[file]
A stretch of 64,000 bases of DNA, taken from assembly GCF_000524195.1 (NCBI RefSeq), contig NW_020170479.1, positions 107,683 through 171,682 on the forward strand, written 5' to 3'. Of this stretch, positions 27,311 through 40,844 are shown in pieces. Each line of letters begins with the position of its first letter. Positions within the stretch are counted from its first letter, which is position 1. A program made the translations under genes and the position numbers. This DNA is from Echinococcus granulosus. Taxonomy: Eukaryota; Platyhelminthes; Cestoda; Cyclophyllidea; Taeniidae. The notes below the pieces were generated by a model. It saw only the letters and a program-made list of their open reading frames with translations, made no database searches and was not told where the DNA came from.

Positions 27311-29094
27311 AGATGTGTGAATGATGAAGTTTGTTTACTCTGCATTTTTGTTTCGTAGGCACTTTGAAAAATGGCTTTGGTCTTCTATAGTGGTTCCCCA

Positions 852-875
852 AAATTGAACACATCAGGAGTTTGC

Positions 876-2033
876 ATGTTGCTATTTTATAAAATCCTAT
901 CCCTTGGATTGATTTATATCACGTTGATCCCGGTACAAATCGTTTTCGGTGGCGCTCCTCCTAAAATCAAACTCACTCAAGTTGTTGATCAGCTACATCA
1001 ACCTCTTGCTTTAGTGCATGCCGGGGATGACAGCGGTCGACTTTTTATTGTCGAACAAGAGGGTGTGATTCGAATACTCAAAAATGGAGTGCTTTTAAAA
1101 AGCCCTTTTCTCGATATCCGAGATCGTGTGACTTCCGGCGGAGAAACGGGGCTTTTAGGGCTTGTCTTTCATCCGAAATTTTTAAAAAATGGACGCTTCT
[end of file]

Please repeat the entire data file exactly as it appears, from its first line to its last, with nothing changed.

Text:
A stretch of 64,000 bases of DNA, taken from assembly GCF_000524195.1 (NCBI RefSeq), contig NW_020170479.1, positions 107,683 through 171,682 on the forward strand, written 5' to 3'. Of this stretch, positions 27,311 through 40,844 are shown in pieces. Each line of letters begins with the position of its first letter. Positions within the stretch are counted from its first letter, which is position 1. A program made the translations under genes and the position numbers. This DNA is from Echinococcus granulosus. Taxonomy: Eukaryota; Platyhelminthes; Cestoda; Cyclophyllidea; Taeniidae. The notes below the pieces were generated by a model. It saw only the letters and a program-made list of their open reading frames with translations, made no database searches and was not told where the DNA came from.

Positions 27311-29094
27311 AGATGTGTGAATGATGAAGTTTGTTTACTCTGCATTTTTGTTTCGTAGGCACTTTGAAAAATGGCTTTGGTCTTCTATAGTGGTTCCCCA

Positions 852-875
852 AAATTGAACACATCAGGAGTTTGC

Positions 876-2033
876 ATGTTGCTATTTTATAAAATCCTAT
901 CCCTTGGATTGATTTATATCACGTTGATCCCGGTACAAATCGTTTTCGGTGGCGCTCCTCCTAAAATCAAACTCACTCAAGTTGTTGATCAGCTACATCA
1001 ACCTCTTGCTTTAGTGCATGCCGGGGATGACAGCGGTCGACTTTTTATTGTCGAACAAGAGGGTGTGATTCGAATACTCAAAAATGGAGTGCTTTTAAAA
1101 AGCCCTTTTCTCGATATCCGAGATCGTGTGACTTCCGGCGGAGAAACGGGGCTTTTAGGGCTTGTCTTTCATCCGAAATTTTTAAAAAATGGACGCTTCT